|Chapter 3||THE TERRIBLE TONES|
Hello there. It's hard to imagine us way off in Siam, isn't it? But here we are! We have started to study the Siamese language the third day after we arrived: five tones, forty-four consonants and thirty-two vowels. We have already learned the alphabet and can say many words. David caused quite a stir because of his white skin and blonde hair. Crowds of children follow us when we go shopping. There are only eleven white people in this entire area and all are Christian and Missionary Alliance missionaries.
We were in Thailand only a few days when we were informed that language study would begin immediately. We had assumed that language study would be a priority, so we were not surprised by the news. We were also informed that a Thai girl would be hired to look after our baby. Our first child David That was a shock. We had not realized that the Mission rules required us to have a babysitter take care of our 14-month-old David for the six hours of each day that we would spend in study. But rules were rules. The girl did not know a word of English and had never taken care of an American child. This was not going to be easy. It would take a little ingenuity to make the plan work. I wrote out two pages of instructions and the Mission chairman wrote the Thai translation next to my English sentences. When I wanted something done, I would point to the Thai sentence and she would know what to do.
Also, within days of our arrival we received a letter of welcome and instructions from one of our fellow missionaries. "As the language examiner" he wrote, "I take pleasure in presenting to you the Course of Study of the Siamese Language. You are very fortunate in having excellent teachers and we trust you make rapid progress in the language. Your teachers know English but are instructed to use it as little as possible in order that you may make rapid progress in Siamese."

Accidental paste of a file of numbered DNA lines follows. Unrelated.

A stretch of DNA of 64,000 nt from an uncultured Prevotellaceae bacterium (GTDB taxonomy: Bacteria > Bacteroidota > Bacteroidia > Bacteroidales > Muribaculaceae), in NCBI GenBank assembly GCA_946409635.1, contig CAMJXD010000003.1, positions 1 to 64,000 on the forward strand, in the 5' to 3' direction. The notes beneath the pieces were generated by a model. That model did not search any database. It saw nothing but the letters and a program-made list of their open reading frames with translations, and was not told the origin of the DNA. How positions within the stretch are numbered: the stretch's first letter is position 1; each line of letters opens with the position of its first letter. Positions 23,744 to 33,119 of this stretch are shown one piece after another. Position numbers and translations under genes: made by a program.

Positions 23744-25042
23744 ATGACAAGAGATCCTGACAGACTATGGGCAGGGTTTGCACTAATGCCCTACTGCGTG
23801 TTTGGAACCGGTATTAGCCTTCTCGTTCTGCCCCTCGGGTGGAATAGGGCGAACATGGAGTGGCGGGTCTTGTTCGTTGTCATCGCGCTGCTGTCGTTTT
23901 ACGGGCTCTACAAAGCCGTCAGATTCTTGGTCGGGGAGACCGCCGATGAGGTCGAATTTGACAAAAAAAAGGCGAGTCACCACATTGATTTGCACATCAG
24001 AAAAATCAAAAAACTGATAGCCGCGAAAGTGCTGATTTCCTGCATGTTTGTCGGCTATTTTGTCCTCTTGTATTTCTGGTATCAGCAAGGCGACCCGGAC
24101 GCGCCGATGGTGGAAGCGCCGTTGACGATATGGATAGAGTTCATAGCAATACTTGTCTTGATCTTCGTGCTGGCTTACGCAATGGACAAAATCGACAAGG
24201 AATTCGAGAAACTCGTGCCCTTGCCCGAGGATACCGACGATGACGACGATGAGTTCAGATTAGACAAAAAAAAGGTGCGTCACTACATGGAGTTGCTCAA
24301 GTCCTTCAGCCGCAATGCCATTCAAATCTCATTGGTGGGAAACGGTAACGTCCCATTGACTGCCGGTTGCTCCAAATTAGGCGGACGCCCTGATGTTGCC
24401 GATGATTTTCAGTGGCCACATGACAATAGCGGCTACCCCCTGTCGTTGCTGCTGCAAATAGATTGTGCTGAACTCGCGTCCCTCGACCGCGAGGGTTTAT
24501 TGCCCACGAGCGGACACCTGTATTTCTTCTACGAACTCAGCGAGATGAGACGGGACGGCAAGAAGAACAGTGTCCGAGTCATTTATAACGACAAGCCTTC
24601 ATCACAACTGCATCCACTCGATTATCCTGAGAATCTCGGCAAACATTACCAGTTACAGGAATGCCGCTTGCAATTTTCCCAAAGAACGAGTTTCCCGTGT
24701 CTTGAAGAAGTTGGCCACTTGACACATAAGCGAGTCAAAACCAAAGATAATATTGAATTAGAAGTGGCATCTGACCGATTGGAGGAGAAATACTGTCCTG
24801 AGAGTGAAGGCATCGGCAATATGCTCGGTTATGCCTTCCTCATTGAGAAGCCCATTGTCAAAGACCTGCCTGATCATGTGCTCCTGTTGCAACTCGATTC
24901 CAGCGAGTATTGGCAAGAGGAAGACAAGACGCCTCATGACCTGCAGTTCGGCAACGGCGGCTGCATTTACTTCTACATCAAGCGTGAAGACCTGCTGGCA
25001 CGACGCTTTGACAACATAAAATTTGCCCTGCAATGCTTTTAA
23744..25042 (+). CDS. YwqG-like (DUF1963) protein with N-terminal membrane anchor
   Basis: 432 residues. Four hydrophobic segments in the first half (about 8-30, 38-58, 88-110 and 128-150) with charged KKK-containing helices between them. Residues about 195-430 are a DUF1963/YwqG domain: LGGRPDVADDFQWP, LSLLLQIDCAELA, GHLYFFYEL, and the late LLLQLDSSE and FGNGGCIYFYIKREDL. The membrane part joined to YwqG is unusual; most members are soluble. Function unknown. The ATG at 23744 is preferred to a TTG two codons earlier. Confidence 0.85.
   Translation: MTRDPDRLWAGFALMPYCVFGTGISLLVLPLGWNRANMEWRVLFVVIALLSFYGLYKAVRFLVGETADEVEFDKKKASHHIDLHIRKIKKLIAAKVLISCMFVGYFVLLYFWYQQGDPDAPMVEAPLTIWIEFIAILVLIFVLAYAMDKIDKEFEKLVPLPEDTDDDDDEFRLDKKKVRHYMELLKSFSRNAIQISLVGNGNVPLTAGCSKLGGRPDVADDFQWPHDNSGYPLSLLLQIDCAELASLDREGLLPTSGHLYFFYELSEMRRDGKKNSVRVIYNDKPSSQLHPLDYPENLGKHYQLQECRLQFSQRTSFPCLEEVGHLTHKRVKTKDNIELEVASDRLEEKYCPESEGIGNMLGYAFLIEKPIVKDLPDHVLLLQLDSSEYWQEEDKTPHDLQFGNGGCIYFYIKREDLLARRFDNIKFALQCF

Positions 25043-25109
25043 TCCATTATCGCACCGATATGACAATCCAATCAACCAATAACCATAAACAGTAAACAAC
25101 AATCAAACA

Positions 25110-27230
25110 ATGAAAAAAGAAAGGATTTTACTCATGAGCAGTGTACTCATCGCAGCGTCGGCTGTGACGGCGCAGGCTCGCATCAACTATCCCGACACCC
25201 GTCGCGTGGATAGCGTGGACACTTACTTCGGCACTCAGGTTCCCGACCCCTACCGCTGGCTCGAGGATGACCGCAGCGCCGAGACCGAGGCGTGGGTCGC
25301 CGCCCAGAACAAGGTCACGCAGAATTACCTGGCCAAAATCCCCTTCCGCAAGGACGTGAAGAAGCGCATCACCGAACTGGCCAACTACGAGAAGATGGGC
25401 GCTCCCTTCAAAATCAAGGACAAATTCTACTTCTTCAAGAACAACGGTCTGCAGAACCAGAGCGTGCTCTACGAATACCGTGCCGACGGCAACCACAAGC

Thus began our two year, six hours a day language study program. Unfortunately, it soon became evident that I would never make the rapid progress the examiner hoped for. Rather, language study for me became the time of the terrible tones! I remember asking my mother to have the people in the church pray for me because I seemed to be tone deaf - a rather serious situation when trying to learn a tonal language! They thought I said "stone deaf" and were praying for my healing!
I had always hoped that God would call me to a country where the language was not tonal. Instead, I found myself learning a language that has five tones (levels or pitches). A slight mistake in tone can completely change the meaning of a word. Thai Alphabet
One Thai word, pronounced "kow", means many different things according to the tone one uses and the way it is drawn out or cut off. It can mean rice, to enter a room, the horn of a buffalo, your house, the color white, news, he, she or they! Another thing makes the written language even more difficult - there are no capital letters, no punctuation marks and the breaks between words are at the writer's discretion!
After three months of language study, I was ready to pack my suitcase and head back to America. I couldn't keep up with the others in the class and to make matters worse, the Thais would ask, "Why don't you speak the language like your husband does?" That was not a question that a person in my position wanted to hear. I was utterly discouraged. One day, about at the end of my rope, I went into a room alone to pray. I poured out my heart to God - the discouragement, the frustration, the futility of it all. As I prayed and agonized before the Lord it seemed that a light bulb flashed on inside my head. In that moment God gave me the assurance that He would help me learn the language. The terrible (tone) burden lifted and I began to comprehend in a new way.